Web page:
SECTION 2: Eligible Activities

This section describes the many categories of activities that may be assisted using CDBG-DR funds. It also discusses a number of ineligible activities that may not be assisted. Guidance is also provided on documenting compliance with the CDBG-DR Consolidated Notice.

Technical Assistance (State Grantees)

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Table listing the statutory citations and regulatory citations for technical assistance activities for state grantees. The table has two columns. The first column lists statutory citations, and the second column lists regulatory citations. When you click on the image, it will open a new window displaying accessibility text details.

A State grantee is required to include in its Implementation Plan how it will provide technical assistance and fill the knowledge gaps for successful and timely recovery. The Consolidated Notice establishes that the aggregate total for administrative and technical assistance expenditures must not exceed 5 percent of the grant plus program income.

There are two ways a state may provide technical assistance under CDBG-DR, depending on the purpose of the technical assistance activity. The grantee may provide technical assistance to increase the capacity of an entity carrying out an eligible activity that will meet a national objective or as part of its administrative costs set aside to support technical assistance and capacity building.

When a state grantee is providing technical assistance, the grantee should consider if a national objective will be met once the entity receiving technical assistance has undertaken the activity. The grantee should consider the following factors:

  • The nature of the organization receiving the assistance;

  • The type and eligibility of the activity to be carried out;

  • The location of the activity; and

  • The entity’s expected clientele.

If classify its technical assistance as an administrative cost, the activity will not be required to meet a national objective. The methods for providing technical assistance to an entity should be described in its action plan and should be identified in the grantees budget table.

The action plan for disaster recovery describes the proposed use of all funds, including the criteria for eligibility and how the uses address disaster relief and recovery in the most impacted and distressed areas. The action plan is made up of the following elements:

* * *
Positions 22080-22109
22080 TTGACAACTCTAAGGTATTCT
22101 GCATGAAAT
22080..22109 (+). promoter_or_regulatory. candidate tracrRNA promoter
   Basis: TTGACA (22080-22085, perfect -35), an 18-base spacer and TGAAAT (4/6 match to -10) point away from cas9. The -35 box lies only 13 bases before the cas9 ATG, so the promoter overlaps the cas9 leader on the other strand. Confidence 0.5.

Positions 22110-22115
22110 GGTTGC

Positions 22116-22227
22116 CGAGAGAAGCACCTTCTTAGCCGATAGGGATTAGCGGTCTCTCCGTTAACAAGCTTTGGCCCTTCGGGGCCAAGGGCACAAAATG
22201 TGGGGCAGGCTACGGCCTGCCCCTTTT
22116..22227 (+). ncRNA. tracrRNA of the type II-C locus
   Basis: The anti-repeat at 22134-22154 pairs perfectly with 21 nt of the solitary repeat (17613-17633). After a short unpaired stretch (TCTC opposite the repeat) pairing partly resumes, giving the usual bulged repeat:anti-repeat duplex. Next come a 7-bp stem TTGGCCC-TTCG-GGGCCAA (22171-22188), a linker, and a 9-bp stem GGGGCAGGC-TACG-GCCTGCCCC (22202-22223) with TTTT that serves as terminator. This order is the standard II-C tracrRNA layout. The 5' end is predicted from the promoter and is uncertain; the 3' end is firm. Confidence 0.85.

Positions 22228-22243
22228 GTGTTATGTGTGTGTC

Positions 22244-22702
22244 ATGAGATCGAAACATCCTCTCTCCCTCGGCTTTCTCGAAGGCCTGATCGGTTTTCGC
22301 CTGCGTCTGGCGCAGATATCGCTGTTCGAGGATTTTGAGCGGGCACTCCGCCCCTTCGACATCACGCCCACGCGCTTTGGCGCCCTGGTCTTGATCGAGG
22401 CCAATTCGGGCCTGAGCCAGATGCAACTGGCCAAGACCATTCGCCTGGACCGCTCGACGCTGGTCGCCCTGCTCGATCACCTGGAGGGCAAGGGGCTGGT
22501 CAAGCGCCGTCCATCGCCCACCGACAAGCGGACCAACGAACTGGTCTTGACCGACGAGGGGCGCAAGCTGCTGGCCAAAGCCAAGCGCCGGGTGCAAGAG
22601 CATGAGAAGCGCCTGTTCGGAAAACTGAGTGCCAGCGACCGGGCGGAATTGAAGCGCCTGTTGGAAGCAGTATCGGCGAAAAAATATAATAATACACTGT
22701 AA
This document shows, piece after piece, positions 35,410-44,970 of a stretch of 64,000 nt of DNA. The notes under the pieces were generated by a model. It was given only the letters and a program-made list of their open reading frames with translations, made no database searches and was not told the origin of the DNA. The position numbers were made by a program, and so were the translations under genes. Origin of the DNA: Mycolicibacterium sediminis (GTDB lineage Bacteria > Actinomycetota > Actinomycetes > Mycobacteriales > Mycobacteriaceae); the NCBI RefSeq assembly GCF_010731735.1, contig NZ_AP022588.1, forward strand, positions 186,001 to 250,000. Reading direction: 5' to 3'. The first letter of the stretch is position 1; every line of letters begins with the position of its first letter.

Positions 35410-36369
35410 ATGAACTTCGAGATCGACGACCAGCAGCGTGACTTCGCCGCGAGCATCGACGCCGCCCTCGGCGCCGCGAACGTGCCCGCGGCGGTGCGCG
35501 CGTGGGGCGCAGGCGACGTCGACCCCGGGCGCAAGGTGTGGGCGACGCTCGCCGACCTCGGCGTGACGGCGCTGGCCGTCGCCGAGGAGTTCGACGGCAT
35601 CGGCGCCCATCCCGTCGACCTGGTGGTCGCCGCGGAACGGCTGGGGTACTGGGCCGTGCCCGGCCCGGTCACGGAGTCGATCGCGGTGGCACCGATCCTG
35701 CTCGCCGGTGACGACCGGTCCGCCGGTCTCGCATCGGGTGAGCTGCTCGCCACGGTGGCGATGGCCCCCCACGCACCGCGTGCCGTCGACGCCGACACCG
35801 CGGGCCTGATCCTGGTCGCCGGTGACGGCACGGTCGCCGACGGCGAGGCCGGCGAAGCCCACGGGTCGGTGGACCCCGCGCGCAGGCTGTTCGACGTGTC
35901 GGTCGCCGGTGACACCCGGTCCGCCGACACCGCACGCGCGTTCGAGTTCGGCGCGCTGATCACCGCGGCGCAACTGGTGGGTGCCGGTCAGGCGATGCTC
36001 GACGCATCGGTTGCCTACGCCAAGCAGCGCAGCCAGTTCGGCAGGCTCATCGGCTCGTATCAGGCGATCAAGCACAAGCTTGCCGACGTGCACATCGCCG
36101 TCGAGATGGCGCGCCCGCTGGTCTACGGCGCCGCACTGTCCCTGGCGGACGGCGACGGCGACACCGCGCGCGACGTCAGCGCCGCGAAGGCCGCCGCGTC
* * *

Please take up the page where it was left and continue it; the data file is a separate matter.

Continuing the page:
1. An impact and unmet needs assessment to inform the use of the grant;

  2. Description of the connection of programs and projects to the unmet needs;

  3. Descriptions of public housing, affordable rental housing, and housing for vulnerable populations;

  4. Assessment of fair housing using civil rights data and advancing equity;

  5. Description of infrastructure investments;

  6. Description to minimize displacement;

  7. Description of applicable allocation and award caps;

  8. Standards of cost controls and warranties; and

  9. Resilience planning.

Multiracial family on residential street.

Grantees are encouraged to incorporate disaster-recovery needs into their consolidated plan updates as soon as practicable. HUD has issued guidance for incorporating CDBG-DR funds into consolidated plans via HUD’s eCon Planning Suite. This guidance has been recently updated and posted to

Additionally, CDBG-DR funds may be used to reimburse allowable pre-agreement costs incurred by the grantee, its recipients or subrecipients (including Indian tribes and PHAs) on or after the incident date of the covered disaster, which can include eligible costs to develop an action plan. However, grantees must include any pre-agreement activities in their action plan once submitted, including any costs of eligible activities that were funded with short-term loans.

Impact and Unmet Needs Assessment

As part of the action plan, grantees must develop an impact and unmet needs assessment to understand the type and location of community needs and to target limited resources to the areas with the greatest need. The ultimate goal of the impact and unmet needs assessment is for the grantee to tell their community’s story and demonstrate that the proposed use of funds will be responsive to the actual community needs.

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At a minimum, the impact and unmet needs assessment must evaluate all aspects of recovery, including housing, infrastructure, and economic revitalization. For housing, the assessment must evaluate:

  • Interim vs permanent housing,

  • Owner vs rental housing,

  • Single vs multifamily units,

  • Affordable vs market rate units, and

  • Housing needs of persons who were homeless before the disaster.